A monitoring tool installed on the websites of many hospitals collected sensitive health information from patients, including details about their medical conditions, prescriptions, and doctor’s appointments, and sent it to Facebook.
The Markup tested the websites of Newsweek’s 100 Best Hospitals in America. On 33 of them we found the tracker, called Meta Pixel, which sent a packet of data to Facebook every time a person clicked a button to make a doctor’s appointment. The data is linked to an IP address, a similar identifier to a computer’s postal address, and can generally be linked to a specific individual or family, creating an intimate receipt of the appointment request for Facebook.
On the University Hospitals Cleveland Medical Center website, for example, by clicking on the “Online Program” button on a doctor’s page, Meta Pixel sent the text of the button, the doctor’s name and the search term we have to Facebook used to find it: “termination of pregnancy”.
By clicking the “Schedule Online Now” button for a doctor on the Froedtert Hospital, Wisconsin website, the Meta Pixel requested Facebook to send Facebook the button text, doctor’s name and the condition we selected from a drop-down menu: “Alzheimer’s.”
The markup also found the Meta Pixel installed within the password-protected patient portals of seven healthcare systems. On five of these systems pages, we documented the pixel sending data to Facebook about real patients who had volunteered to participate in the Pixel Hunt project, a collaboration between The Markup and Mozilla Rally. The project is a crowdsourcing venture where anyone can install Mozilla’s Rally browser add-on to send Markup data to the Meta Pixel as it appears on the sites they visit. Data sent to hospitals included the patients’ drug names, descriptions of their allergic reactions, and details about their upcoming doctor’s appointments.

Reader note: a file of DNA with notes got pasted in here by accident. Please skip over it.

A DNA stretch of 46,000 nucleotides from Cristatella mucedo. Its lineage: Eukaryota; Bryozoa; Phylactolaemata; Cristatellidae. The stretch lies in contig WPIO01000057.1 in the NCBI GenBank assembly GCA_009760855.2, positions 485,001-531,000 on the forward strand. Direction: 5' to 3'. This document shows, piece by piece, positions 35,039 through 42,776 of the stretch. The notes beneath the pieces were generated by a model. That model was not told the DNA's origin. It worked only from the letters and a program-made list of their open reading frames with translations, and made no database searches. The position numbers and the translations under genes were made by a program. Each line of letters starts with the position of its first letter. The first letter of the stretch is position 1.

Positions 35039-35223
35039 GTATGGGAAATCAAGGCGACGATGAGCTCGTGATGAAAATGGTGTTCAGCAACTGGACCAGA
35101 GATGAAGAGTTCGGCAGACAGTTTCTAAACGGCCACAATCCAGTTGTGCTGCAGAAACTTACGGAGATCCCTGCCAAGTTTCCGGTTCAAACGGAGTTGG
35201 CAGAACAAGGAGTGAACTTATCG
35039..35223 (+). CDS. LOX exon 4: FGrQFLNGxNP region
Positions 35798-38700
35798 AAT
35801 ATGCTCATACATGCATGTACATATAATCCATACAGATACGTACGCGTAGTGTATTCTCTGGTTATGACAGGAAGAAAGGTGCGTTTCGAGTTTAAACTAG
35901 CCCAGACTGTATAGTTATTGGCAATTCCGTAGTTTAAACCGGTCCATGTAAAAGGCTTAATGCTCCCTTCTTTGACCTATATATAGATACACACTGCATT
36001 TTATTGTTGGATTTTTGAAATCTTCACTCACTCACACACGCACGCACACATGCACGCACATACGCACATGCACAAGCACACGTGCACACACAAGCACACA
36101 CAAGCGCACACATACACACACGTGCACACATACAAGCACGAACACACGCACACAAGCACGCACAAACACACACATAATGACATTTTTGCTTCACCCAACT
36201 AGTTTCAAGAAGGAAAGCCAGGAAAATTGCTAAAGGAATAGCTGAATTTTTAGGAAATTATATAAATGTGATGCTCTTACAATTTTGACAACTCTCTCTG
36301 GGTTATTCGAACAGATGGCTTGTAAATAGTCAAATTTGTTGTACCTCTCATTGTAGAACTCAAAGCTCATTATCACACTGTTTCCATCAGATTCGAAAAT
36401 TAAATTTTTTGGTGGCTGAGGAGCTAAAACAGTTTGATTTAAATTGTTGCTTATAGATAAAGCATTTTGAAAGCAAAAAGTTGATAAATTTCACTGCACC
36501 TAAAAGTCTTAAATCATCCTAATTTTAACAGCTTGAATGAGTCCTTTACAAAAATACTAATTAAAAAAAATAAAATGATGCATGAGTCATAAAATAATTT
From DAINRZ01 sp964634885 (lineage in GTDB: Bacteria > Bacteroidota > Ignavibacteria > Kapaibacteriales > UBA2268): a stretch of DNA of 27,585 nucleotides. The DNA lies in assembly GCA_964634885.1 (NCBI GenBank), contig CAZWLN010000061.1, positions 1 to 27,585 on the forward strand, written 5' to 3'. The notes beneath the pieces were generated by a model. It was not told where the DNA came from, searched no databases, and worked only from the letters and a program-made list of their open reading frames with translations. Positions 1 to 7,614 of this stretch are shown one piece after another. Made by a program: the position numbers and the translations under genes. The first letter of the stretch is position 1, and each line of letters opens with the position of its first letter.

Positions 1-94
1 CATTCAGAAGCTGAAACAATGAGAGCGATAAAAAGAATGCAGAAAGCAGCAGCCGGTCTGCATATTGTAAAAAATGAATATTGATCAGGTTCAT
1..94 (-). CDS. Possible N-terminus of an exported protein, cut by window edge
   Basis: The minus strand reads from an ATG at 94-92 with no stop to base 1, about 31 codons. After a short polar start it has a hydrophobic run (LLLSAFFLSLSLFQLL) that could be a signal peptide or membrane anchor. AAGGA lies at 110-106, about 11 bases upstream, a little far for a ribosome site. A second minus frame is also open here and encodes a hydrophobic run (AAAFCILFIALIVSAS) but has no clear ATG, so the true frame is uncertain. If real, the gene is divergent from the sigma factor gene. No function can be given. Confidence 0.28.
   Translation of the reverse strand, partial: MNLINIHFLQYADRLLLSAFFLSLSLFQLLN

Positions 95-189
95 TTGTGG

Former regulators, health data security experts and privacy advocates who reviewed The Markup’s findings said the hospitals in question may have violated the federal Health Insurance Portability and Accountability Act (HIPAA). The law prohibits data subjects such as hospitals from sharing personally identifiable health information with third parties such as Facebook, unless an individual has expressly consented in advance or under certain contracts.
Neither the hospitals nor Meta claimed to have such contracts in place, and The Markup found no evidence that the hospitals or Meta were otherwise obtaining explicit consent from patients.
“I am deeply troubled by what [the hospitals] they are doing by capturing their data and sharing it, “said David Holtzman, a health privacy consultant who previously worked as a senior privacy consultant in the Department of Health’s Civil Rights Office. and US Human Services, which enforces HIPAA. “I can’t tell [sharing this data] it is definitely a HIPAA violation. It is very likely that this is a violation of HIPAA. “
Cleveland Medical Center spokesman for university hospitals George Stamatis did not answer questions from The Markup, but said in a brief statement that the hospital “involves[s] with all applicable federal and state laws and regulatory requirements.
After reviewing The Markup’s findings, Froedtert Hospital removed the Meta Pixel from its website “out of plenty of caution,” Steve Schooff, a hospital spokesman, wrote in a statement.
As of June 15, six other hospitals had also removed pixels from their appointment booking pages, and at least five of the seven healthcare systems that had installed Meta Pixel on patient portals had removed those pixels.
According to the most recent data available from the American Hospital Association, the 33 hospitals The Markup detected by submitting patient appointment details to Facebook collectively reported over 26 million patient admissions and outpatient visits in 2020. Our survey was limited. to just over 100 hospitals; data sharing likely affects far more patients and institutions than we have identified.
Facebook itself is not subject to HIPAA, but the experts interviewed for this story expressed concern about how the advertising giant might be using the personal health data it is collecting for its own profit.
“This is an extreme example of how Big Tech’s tentacles reach out to exactly what we consider a secure data space,” said Nicholson Price, a University of Michigan law professor who studies big data and healthcare. “I think this is disturbing, problematic and potentially illegal” from the perspective of the hospitals.
The markup was unable to determine whether Facebook used the data to target advertisements, train its recommendation algorithms, or otherwise profit.